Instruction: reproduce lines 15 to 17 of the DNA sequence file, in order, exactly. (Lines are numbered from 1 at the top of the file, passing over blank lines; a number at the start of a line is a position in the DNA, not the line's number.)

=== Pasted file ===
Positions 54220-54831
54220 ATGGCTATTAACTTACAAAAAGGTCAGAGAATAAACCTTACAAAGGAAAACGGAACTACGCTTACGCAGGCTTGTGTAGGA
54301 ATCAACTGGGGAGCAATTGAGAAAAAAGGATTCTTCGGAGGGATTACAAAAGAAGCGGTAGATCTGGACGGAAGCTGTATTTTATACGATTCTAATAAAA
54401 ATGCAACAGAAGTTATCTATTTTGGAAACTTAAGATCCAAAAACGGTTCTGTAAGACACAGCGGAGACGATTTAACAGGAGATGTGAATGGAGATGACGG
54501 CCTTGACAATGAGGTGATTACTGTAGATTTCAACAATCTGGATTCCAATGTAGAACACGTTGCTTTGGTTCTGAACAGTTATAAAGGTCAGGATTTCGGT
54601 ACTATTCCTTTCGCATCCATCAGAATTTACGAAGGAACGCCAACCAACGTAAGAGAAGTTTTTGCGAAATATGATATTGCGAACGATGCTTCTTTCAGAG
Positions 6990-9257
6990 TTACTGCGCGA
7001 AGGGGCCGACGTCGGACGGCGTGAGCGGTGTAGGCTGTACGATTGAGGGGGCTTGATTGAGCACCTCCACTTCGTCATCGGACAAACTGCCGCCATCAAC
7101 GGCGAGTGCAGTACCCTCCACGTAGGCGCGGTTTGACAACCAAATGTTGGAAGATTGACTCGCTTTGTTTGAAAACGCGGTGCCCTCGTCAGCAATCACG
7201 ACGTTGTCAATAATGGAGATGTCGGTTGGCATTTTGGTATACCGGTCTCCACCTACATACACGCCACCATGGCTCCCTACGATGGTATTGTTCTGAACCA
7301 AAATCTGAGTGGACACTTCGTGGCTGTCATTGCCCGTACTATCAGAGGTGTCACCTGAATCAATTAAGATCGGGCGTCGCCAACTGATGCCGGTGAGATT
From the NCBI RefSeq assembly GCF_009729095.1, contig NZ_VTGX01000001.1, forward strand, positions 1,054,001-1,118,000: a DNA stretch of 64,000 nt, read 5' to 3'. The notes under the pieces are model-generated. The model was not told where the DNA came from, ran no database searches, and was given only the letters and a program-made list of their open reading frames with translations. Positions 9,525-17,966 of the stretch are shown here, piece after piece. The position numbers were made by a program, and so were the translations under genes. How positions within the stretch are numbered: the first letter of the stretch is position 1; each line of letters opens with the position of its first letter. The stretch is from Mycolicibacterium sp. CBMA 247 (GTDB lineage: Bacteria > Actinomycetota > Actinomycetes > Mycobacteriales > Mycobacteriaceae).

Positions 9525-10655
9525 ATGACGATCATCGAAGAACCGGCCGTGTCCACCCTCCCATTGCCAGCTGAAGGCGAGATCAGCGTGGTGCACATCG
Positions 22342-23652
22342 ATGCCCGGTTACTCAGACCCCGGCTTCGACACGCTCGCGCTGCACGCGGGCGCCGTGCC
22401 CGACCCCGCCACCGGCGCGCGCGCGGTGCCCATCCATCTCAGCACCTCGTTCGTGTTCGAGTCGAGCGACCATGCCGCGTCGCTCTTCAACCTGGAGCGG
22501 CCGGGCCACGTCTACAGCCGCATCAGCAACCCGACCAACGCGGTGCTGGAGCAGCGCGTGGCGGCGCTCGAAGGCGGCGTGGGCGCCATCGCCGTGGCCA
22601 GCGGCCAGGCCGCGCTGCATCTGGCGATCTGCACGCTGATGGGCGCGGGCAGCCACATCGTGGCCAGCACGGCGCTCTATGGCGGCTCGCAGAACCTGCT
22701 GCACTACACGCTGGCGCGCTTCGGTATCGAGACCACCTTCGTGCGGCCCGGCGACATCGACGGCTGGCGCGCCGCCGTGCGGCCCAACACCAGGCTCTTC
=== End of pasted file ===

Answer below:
9525 ATGACGATCATCGAAGAACCGGCCGTGTCCACCCTCCCATTGCCAGCTGAAGGCGAGATCAGCGTGGTGCACATCG
Positions 22342-23652
22342 ATGCCCGGTTACTCAGACCCCGGCTTCGACACGCTCGCGCTGCACGCGGGCGCCGTGCC